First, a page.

Saturday, May 28, 2005

Back To Those Comments

Gideon comments on how eligibility for state paid counsel is determined and suggests the federalgovernment's poverty level as a starting point. He said:

"It seems to me that the current level ($9,570) is woefully inadequate, given debt levels, soperhaps that should be taken into consideration.

"To decide the actual level should perhaps be the job of individual legislatures, taking into accountcost of living in their respective states."

Which is very perceptive of him. In fact, if you look at that Ohio Public Defender manual I linkedto a couple of post ago, on page 2 (numbered page 2, page 5 as displayed in Acrobat Reader) atsub-head B-1 you will find this language:

"An applicant's indigency or eligibility for a reimbursement, recoupment, contribution,or partial payment program shall be determined by the courts. [. . . .] [T]he court shallrequire the applicant to complete a financial disclosure form, and shall follow rulespromulgated by the Ohio Public Defender Commission pursuant to section120.03(b)(1) of the Ohio Revised Code.

Section 120.03(b)(1) of the Ohio Revised Code provides:

"Standards of indigency and minimum qualifications for legal representation by a public defenderor appointed counsel. In establishing standards of indigency and determining who is eligible forlegal representation by a public defender or appointed counsel, the commission shall consider anindigent person to be an individual who at the time his need is determined is unable to provide forthe payment of an attorney and all other necessary expenses of representation. Release on bailshall not prevent a person from being determined to be indigent."

Still kind of vague, if you ask me. Ah, ha! If we look in the Ohio Administrative Code section onthe Ohio Public Defender, we find (at last) some detailed guidelines on how we are supposed touse/evaluate the information from that financial disclosure form. Section 120-1-03 of the Codeprovides, in sub-section (B):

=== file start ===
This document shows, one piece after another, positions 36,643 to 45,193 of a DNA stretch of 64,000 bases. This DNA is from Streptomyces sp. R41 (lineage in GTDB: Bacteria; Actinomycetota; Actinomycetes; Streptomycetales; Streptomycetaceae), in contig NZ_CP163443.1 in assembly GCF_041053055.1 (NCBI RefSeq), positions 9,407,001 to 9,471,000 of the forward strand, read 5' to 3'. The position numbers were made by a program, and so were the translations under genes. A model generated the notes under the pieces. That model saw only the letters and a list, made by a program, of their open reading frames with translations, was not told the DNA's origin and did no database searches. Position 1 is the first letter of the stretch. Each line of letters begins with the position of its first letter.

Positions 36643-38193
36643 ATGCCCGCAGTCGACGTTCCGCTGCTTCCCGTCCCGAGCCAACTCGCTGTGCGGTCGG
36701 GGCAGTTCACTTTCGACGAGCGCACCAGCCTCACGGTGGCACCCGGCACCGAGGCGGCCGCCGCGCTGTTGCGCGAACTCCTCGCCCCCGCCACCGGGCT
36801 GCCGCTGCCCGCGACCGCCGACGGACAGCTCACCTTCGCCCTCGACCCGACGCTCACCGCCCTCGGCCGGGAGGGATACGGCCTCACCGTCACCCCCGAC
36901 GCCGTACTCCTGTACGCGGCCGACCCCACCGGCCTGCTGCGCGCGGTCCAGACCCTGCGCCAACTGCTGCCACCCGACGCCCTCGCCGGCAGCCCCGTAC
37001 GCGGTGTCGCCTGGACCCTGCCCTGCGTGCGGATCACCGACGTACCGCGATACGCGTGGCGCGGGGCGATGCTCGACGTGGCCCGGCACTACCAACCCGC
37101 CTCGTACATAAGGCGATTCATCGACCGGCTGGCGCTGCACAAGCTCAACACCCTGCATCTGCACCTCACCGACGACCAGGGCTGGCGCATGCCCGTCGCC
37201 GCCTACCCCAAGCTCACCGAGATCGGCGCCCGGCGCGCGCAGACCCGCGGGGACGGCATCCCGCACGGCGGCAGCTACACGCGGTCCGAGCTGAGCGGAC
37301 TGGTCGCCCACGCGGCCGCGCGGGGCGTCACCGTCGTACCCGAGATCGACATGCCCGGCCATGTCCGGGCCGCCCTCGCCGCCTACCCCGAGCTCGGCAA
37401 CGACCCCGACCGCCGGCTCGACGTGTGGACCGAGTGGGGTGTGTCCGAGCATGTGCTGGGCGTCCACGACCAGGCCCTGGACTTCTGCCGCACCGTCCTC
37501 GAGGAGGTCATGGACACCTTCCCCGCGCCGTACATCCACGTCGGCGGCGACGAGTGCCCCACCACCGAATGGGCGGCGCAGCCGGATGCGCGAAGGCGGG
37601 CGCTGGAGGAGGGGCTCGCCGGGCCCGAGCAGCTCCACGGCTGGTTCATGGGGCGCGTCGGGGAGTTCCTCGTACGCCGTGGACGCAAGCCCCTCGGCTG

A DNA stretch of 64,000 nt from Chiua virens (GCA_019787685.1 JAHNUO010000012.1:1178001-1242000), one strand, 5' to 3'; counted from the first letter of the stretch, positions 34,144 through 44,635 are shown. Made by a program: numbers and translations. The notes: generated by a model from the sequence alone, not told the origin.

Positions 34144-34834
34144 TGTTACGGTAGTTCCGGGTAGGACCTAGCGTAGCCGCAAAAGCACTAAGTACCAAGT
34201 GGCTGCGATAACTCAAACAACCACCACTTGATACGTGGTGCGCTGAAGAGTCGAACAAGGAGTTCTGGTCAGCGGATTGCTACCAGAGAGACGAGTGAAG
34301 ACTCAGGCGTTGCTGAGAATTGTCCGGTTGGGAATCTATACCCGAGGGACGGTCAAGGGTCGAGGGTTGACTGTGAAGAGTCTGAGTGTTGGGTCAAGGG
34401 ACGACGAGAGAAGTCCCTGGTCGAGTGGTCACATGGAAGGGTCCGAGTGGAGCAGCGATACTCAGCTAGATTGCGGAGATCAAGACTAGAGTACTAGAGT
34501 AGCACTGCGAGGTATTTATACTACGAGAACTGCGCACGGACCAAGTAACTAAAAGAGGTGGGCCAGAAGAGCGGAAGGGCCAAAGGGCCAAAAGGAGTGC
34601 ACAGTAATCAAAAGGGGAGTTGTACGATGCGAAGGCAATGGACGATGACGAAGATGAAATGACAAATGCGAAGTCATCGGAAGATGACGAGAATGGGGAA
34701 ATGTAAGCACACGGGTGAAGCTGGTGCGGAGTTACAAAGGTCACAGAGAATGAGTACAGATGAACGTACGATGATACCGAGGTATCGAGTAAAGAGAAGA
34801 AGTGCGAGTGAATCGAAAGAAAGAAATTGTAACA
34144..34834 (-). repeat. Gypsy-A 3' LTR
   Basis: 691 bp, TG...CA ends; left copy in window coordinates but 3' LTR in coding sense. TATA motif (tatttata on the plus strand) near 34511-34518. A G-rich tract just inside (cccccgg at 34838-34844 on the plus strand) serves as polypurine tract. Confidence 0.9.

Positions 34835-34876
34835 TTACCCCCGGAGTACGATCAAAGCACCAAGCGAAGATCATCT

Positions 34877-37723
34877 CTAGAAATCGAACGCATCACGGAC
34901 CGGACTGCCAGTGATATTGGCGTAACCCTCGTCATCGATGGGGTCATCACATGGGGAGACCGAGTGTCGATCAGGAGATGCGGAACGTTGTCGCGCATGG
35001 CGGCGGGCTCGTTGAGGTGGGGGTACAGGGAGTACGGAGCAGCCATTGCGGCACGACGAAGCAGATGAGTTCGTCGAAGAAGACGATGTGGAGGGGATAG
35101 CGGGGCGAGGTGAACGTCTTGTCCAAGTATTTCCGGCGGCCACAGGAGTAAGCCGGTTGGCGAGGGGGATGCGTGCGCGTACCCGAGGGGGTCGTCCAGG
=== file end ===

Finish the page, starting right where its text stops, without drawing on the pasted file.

(B) Income standards.

(1) Presumptive eligibility. Without other substantial assets, individuals whose income is notgreater than 125 per cent of the current poverty threshold established by the United States officeof management and budget may be presumed to require the appointment of counsel. An individualwhose income is between 125 percent and 187.5 per cent of the federal poverty guidelines maystill be presumed to require the appointment of counsel if any of the following apply:

(a) Applicant's household income, minus allowable expenses, yields no more than 125per cent of the federal poverty income guidelines.

(b) Allowable expenses are the cost of medical care, childcare, transportation, andother costs required for work, or the cost associated with the infirmity of a resident familymember incurred during the preceding twelve months and child support actually paid fromhousehold income.

(c) The applicant has liabilities and or expenses, including unpaid taxes, the total ofwhich exceeds the applicant's income.

(2) Presumptive ineligibility. Applicants having liquid assets that exceed one thousand dollarsfor misdemeanor cases and five thousand dollars in felony cases shall be presumed to be notindigent. For purposes of this rule, "liquid assets" are defined as those resources that are in cashor payable upon demand. The most common types of liquid assets are cash on hand, savingsaccounts, checking accounts, trusts, stocks, and mortgages. Applicants with an income over187.5 per cent of the federal poverty level shall be deemed not indigent.